Masters in Public Policy: Summer readings and discussions

  • Group size: 180 students
  • Teaching type: Whole class
  • Division: Blavatnik School of Government
  • Subject: Public Policy
  • Tools: Canvas discussions and video

Delivery

Traditionally students enrolled on the Masters in Public Policy course receive preparatory reading lists over the summer. Over time these lists have become larger and more cumbersome, to the point where some of the recommended texts do not feature in the course. This can lead to frustration amongst students. The new summer reading and discussions courses is a ‘return to basics’ with a focus on interaction. Students start with a forum in which they are introduced to each other. Every week one faculty member introduces an article with an accompanying video. Videos are short and usually created in one take on mobile devices. They are often informal and give insight into the lives of academics, with one being filmed during a hiking expedition. The articles act as a springboard for students to discuss issues further in forums, and by doing so, get to know their subject matter, lecturers and peers.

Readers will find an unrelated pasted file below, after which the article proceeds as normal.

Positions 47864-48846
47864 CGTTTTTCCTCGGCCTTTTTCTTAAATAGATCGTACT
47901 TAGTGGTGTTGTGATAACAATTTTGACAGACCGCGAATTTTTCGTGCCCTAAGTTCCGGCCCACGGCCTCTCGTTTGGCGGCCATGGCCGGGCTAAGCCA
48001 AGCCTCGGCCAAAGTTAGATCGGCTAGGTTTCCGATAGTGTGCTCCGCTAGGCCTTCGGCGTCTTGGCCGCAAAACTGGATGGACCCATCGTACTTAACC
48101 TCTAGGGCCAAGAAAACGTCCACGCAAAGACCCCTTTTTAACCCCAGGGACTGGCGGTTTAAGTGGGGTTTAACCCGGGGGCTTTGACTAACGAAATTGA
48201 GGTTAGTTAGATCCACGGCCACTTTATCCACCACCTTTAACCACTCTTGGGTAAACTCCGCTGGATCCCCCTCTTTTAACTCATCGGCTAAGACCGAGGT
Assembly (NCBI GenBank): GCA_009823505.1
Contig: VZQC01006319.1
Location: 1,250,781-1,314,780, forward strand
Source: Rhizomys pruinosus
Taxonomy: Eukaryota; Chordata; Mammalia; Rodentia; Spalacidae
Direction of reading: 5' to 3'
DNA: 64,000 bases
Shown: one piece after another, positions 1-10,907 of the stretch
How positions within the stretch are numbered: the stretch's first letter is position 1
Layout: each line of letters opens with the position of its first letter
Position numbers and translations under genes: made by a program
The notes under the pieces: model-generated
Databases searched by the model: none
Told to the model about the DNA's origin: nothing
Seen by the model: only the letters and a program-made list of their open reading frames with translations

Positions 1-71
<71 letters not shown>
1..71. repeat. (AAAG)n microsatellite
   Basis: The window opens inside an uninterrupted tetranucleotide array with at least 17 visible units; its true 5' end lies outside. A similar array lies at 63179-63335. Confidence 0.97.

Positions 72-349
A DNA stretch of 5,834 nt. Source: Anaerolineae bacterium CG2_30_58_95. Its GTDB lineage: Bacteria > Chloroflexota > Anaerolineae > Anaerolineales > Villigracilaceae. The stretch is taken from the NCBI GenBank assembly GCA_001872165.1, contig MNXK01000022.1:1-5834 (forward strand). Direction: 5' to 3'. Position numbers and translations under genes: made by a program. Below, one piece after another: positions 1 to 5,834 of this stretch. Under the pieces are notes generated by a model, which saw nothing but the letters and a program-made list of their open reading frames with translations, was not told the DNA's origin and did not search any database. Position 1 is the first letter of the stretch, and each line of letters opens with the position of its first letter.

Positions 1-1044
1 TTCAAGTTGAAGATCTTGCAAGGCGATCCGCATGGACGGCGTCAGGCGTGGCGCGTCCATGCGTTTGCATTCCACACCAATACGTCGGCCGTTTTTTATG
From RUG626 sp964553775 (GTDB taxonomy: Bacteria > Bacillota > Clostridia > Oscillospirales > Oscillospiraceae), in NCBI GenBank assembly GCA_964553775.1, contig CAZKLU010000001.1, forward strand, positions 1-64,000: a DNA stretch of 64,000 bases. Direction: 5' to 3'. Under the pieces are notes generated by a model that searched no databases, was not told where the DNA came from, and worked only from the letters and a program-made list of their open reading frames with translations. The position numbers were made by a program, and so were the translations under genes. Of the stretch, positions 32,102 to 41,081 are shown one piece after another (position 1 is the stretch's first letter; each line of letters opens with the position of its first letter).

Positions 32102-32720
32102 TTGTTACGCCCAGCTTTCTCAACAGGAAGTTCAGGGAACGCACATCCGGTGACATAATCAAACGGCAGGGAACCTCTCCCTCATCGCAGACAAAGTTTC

Strengths

The social aspect to this preparatory course helps to create networks which students draw upon later in their studies. The informal style of video is a good introduction to academics in creating content, as not too much is expected in the way of presentation. The forums used work well for asynchronous communication between a globally-dispersed cohort. Overall, it is excellent preparation for what is expected in studies ahead.

Limitations

Forum activities need to have clear structuring, and students need to know exactly what is expected from them. Constant encouragement from staff is also needed to bolster uptake. Mentoring forums to encourage peer contribution is sometimes a new experience for both students and academics alike and needs to be nurtured carefully to ensure maximum uptake.

designing or adapting mpp summer course example

Screenshot from the Masters in Public Policy course illustrating an informal approach to the making of videos

  • Contributed by: Dr Adam Webster
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